Doctors warn about lack of knowledge of administering CPR, especially in high-risk groups, and the rise of stress-related heart issues
Reaching out to support a person when they’re under stress is always a good idea. But a new study suggests that support could be especially important for someone whose genetic makeup makes them more likely to develop depression.
New research suggests coaching overweight or obese pregnant women to improve their ability to plan and make progress toward goals may be key to helping them lower the amount of fat in their diet.
Health article about how the holidays can add stress to your life, and left unchecked, the stress and anxiety can be detrimental to physical and mental health, including heart health.
A mental health expert at Rutgers discusses how adults can help children from feeling overwhelmed
Gig workers, waiters, salespeople and others who rely on fluctuating income may be paying for wage volatility with their health, according to research published by the American Psychological Association.
Stephen Courtright, a professor of management and entrepreneurship at the University of Iowa’s Tippie College of Business, can discuss how to manage holiday stress at work. For many, the stress of holiday planning can make for a difficult workplace, especially…
Long COVID patients can experience many of the same lingering negative effects on their physical, mental, and social well-being as those experienced by people who become ill with other, non-COVID illnesses.
Engineers and physicians at UC San Diego have developed a device to non-invasively measure cervical nerve activity in humans, a new tool they say could potentially inform and improve treatments for patients with sepsis or post-traumatic stress disorder.
Stem cell-derived neurons from combat veterans with post-traumatic stress disorder (PTSD) react differently to a stress hormone than those from veterans without PTSD, a finding that could provide insights into how genetics can make someone more susceptible to developing PTSD following trauma exposure.
Americans are struggling with multiple external stressors that are out of their personal control, with 27% reporting that most days they are so stressed they cannot function, according to a poll conducted for the American Psychological Association.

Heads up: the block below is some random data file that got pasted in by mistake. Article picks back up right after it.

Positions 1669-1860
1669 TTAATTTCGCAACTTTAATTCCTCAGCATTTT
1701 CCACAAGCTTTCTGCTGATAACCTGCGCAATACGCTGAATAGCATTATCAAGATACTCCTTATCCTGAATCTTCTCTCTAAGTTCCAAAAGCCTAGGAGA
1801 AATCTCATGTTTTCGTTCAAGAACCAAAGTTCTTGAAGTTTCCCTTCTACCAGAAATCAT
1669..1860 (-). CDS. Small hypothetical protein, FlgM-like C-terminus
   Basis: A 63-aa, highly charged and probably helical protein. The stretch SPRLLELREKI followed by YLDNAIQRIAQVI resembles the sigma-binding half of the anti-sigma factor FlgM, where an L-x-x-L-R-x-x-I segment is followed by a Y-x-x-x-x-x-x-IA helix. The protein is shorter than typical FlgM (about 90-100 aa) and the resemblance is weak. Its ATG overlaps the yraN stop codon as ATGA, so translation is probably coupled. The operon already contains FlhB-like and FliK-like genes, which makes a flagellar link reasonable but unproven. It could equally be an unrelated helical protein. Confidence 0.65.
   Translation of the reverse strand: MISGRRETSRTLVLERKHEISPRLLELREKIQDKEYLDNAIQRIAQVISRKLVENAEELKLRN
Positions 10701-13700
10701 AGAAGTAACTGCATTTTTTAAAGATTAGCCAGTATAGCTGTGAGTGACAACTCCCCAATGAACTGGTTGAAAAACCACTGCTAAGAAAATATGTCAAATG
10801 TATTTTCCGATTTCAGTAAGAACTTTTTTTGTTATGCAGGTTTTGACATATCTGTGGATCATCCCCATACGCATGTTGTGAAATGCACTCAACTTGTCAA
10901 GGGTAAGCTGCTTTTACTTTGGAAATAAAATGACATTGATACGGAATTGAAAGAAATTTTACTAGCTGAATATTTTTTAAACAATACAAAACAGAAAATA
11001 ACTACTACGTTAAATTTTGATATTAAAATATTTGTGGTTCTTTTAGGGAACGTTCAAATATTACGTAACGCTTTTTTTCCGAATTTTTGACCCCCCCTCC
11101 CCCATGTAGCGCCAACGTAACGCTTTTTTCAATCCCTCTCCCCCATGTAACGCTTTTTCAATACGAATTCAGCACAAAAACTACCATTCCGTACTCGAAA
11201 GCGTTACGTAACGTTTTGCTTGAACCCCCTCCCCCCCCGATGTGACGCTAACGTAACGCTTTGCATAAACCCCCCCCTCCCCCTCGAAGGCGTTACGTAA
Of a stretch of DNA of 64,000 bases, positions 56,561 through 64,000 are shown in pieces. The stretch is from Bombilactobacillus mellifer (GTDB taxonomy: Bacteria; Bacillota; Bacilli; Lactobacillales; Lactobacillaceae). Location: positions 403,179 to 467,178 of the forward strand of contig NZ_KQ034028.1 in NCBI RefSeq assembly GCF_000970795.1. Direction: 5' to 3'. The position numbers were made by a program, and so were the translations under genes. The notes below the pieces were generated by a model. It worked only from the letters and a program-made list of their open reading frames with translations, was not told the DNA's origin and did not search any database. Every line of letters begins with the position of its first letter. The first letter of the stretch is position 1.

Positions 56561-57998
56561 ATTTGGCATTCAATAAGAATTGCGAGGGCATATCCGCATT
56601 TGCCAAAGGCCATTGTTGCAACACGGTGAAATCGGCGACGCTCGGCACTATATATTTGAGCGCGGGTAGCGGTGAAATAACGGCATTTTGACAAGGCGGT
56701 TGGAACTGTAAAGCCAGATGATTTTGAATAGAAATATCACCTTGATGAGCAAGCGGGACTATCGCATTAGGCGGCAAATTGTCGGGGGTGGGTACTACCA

A new study by University at Albany researchers found that female educators experienced the COVID-19 pandemic more negatively than their male counterparts. The study, which was conducted by NYKids, a research-practice partnership housed within the University’s School of Education, adds to emerging research that is finding the pandemic had a disproportionate impact on women in the workforce, who have dropped out at much higher rates than men.
The American Heart Association releases new survey highlighting mealtime impact on mental well-being and introduces Together Tuesdays™ to help people maximize health benefits of shared meals.
TALLAHASSEE, Fla. – As many Floridians rebuild their lives in the aftermath of Hurricane Ian, the psychological toll of the storm may leave scars for years to come. Florida State University Professor of Psychology Brad Schmidt studies the nature, causes,…
Dogs could differentiate breath and sweat samples from people before and after a stress-inducing task.
Stress has been linked to all sorts of serious health issues, from insomnia to high blood pressure, obesity and even heart disease. But it’s generally acknowledged that some stress can also be helpful, like when someone’s chasing a work deadline. But what if some level of stress can actually protect the body? A new study by researchers at the Case Western Reserve University School of Medicine, with findings published Sept. 26 in Proceedings of the National Academy of Sciences, suggests the immune system may benefit from a measure of stress.
Women’s mental health was more likely to be affected by physical exercise frequency during the COVID-19 pandemic than men’s, according to new research from Binghamton University, State University of New York.